It's been five years since the battle between Godzilla and the MUTOs in San Francisco at the end of the last film, and the world is still adjusting to a new status quo where giant monsters, known here as titans, are real. Dr. Mark Russell, a former scientist for the shadowy titan-tracking organization MONARCH, has since retired to become an outdoorsman in Colorado due to the grief of losing his son in San Francisco -- only to be called out of retirement. His scientist ex-wife Emma and their daughter Madison, you see, have been kidnapped by eco-terrorists led by Alan Jonah, a British ex-soldier and MI6 agent who has decided that humanity is a plague upon the Earth. Using the "Orca" device that Emma and Mark created to communicate with the titans, Jonah seeks to awaken them and incite them on rampages against the world's cities. Now, Mark must lead a team of MONARCH scientists and American soldiers to stop the terrorists and the titans they have unleashed -- one of which, a three-headed dragon known as King Ghidorah, has other ideas for the world.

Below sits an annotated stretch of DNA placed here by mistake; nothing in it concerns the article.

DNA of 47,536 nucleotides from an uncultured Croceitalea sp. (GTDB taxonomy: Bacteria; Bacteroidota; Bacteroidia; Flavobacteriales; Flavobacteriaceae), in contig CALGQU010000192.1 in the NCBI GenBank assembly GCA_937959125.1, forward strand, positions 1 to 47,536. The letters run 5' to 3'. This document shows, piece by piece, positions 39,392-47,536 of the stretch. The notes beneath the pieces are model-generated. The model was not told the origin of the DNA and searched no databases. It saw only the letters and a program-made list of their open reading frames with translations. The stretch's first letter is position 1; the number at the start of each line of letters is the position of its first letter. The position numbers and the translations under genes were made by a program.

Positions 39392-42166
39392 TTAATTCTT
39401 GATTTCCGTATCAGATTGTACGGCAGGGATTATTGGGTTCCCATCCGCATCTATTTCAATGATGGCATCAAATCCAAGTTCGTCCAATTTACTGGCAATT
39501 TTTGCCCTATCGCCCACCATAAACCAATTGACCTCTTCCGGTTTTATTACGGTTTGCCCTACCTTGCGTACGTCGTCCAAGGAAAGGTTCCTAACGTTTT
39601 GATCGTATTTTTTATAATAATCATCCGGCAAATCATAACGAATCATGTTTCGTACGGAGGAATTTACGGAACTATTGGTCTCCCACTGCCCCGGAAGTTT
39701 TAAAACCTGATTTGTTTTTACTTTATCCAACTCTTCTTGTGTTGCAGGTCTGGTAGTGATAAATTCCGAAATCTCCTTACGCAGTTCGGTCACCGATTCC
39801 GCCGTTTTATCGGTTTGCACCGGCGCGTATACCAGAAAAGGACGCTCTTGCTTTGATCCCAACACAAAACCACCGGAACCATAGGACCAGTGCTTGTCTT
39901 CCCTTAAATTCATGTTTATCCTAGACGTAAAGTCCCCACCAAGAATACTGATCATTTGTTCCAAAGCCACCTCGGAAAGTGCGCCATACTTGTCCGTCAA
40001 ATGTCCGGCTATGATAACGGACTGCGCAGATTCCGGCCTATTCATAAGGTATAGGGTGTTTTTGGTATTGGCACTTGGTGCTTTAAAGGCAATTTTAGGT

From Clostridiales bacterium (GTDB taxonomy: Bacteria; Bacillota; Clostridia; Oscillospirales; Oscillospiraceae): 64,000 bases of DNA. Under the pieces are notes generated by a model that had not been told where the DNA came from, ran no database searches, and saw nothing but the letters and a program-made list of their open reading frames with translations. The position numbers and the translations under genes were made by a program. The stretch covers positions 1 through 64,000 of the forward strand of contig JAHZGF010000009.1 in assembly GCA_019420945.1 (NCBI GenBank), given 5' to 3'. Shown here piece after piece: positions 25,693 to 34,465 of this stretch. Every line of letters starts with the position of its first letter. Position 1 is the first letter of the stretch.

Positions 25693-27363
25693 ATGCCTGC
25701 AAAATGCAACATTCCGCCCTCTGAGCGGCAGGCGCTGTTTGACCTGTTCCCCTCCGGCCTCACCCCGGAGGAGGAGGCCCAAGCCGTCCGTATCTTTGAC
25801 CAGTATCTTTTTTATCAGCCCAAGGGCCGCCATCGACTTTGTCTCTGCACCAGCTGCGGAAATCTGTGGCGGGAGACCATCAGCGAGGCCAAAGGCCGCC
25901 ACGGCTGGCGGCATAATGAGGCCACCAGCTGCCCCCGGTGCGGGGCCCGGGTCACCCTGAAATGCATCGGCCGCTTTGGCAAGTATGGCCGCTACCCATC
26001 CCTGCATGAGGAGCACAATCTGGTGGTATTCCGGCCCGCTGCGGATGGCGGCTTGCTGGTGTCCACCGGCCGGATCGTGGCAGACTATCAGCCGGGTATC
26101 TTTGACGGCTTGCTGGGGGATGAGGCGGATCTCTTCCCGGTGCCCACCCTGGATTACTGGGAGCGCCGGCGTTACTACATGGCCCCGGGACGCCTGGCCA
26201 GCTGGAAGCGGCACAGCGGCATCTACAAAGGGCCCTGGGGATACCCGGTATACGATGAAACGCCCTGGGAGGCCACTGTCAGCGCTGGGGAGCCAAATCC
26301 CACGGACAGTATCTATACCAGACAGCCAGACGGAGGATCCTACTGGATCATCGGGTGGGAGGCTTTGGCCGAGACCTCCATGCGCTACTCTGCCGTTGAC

The plot here is purely incidental, much as it is in many of the Japanese films, and it is not entirely to the film's benefit. It is a problem that I believe stems from a fundamental misreading by the studio and the filmmakers of the 2014 film and where it went wrong, as I feel that that film's fatal flaw, contrary to popular opinion, was not an overabundance of plot at the expense of the monsters. As I noted in my review of the 2014 film, the slow buildup to the monster was clearly meant to imitate Jaws and how it spent the first two acts developing its characters before putting them up against the shark in the third act, a structure that worked beautifully in Steven Spielberg's film, and indeed, the original 1954 film similarly kept Godzilla off-screen for very long stretches. Its problem instead was that it squandered its best characters and focused its attention squarely on the dullest and least interesting person in the entire cast. Unfortunately, this film's course correction flips the script: instead of too much focus given to boring people, we instead get too little focus given to people who might have been interesting had they been given room to breathe. The relationship between Kyle Chandler, Vera Farmiga, and Millie Bobby Brown as Mark, Emma, and Madison is a case in point. The three of them are hinted to have a deeper and more complicated relationship than what we see on screen, from the circumstances of Mark and Emma's divorce to the growing rift between Emma and Madison thanks to a certain decision on the part of the former, and this relationship winds up becoming critical to the plot in some important ways. All three of them deliver excellent performances, the young Brown especially proving that she can play far more than just the oddball Eleven on Stranger Things as she gets one of the film's standout non-monster scenes for herself, and yet the film doesn't seem to recognize the good thing it has going for it. Once more, the human story in a Godzilla film is weak. It's weak for different reasons than it was last time, being barely existent instead of dull and plodding, but given the monster movies that have managed to mix compelling characters and stories with their awe-inspiring beasts, it's not a problem that I'm inclined to shrug off.